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Without a doubt, the new design for the Shield TV is significantly different from past designs. The Shield TV Pro 2019 does still keep the same shape as the 2017 model, but the standard model is a tube. It is just about the same size as a toilet paper roll, only longer and if you asked me before they announced it what would be different about the Shield TV I would have never guessed that it would look anything like this. Now the idea for the design does make some sense. Similar to how a Chromecast, Roku, or Firestick works they wanted to go away from the tabletop design for a more hidden design and packing the power of the Shield TV into a small form factor like the Firestick isn’t possible but this design lets you put this inline back behind your TV with all of the connections on the ends. It has a black plastic housing with the Nvidia logo on it and just one ring on the one end, no extra lighting and none of the angular design elements that the past Shield TVs have had.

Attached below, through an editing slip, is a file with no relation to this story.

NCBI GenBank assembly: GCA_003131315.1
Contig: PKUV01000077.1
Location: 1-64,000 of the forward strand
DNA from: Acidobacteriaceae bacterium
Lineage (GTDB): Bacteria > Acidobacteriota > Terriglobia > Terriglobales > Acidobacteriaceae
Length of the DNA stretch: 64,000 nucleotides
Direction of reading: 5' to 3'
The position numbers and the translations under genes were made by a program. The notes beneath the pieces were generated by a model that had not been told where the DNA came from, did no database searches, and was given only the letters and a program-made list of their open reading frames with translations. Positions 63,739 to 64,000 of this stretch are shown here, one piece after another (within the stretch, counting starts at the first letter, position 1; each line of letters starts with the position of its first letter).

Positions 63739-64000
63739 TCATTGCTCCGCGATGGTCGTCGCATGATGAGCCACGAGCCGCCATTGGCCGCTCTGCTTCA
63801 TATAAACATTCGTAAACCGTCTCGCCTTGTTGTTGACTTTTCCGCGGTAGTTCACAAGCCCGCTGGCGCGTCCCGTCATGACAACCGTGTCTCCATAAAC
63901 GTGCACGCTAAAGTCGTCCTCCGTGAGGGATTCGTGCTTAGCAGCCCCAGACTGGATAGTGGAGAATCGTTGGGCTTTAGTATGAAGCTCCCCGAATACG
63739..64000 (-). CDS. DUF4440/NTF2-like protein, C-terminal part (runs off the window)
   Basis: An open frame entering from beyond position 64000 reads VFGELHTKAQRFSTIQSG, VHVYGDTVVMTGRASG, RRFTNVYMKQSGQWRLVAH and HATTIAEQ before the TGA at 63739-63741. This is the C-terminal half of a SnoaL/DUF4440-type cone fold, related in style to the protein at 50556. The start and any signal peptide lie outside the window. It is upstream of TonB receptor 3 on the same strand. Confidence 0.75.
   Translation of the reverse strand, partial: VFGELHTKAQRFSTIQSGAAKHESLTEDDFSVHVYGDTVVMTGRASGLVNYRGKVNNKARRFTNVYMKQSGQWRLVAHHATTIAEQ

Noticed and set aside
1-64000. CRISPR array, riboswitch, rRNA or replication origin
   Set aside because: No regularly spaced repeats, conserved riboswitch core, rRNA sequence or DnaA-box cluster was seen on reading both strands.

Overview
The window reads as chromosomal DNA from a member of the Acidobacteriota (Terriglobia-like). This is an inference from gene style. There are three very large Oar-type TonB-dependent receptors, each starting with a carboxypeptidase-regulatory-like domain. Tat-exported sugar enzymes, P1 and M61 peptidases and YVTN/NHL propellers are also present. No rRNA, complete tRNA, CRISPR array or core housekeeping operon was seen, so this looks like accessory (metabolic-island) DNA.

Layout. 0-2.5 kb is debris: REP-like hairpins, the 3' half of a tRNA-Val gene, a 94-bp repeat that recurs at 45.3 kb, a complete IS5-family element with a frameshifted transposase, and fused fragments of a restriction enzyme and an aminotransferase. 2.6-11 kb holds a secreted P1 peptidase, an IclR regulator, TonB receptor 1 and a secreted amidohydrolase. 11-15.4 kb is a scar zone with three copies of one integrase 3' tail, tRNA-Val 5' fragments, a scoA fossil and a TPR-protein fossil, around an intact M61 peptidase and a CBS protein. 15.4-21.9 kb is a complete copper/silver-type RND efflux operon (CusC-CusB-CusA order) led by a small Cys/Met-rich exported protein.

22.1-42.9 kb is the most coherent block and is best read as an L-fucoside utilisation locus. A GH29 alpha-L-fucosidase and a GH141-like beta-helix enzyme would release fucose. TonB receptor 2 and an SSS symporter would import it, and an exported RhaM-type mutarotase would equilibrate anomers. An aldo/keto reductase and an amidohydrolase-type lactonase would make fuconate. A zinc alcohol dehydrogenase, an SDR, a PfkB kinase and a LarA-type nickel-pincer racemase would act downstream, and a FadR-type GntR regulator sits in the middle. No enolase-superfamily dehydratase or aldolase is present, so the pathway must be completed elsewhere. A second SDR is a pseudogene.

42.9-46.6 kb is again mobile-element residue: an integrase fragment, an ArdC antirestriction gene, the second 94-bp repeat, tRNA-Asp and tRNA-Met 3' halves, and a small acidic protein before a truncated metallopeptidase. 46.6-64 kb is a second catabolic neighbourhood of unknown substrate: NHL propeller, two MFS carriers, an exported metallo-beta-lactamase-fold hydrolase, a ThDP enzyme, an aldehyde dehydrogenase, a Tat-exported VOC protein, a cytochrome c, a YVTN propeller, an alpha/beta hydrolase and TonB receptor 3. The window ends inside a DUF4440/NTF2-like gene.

What is most surprising though is fitting the Tegra X1 architecture from past Shield TVs into this much smaller design. They did this by moving to a new Tegra X1+ SoC design which they suggest is 25% faster than the original Tegra X1 design. It is built on 16nm where the original was on 20nm architecture. It has the same Cortex A57 combined with Cortex A53 combination with 4+4 cores and the Maxwell-based GPU but the CPU now runs at a higher clock speed (1267MH vs 1000MHz). This model has 2GB of RAM which is down from the 3GB of the past models and 8GB of NAND which is half of the previous 16GB. Seeing the ram and NAND drop is capacity is a bummer but you do still at least have MicroSD support to expand the storage capacity as well. The Tegra X1 is the same design behind the Nintendo Switch, so while this is an old architecture it does have the power to do a lot.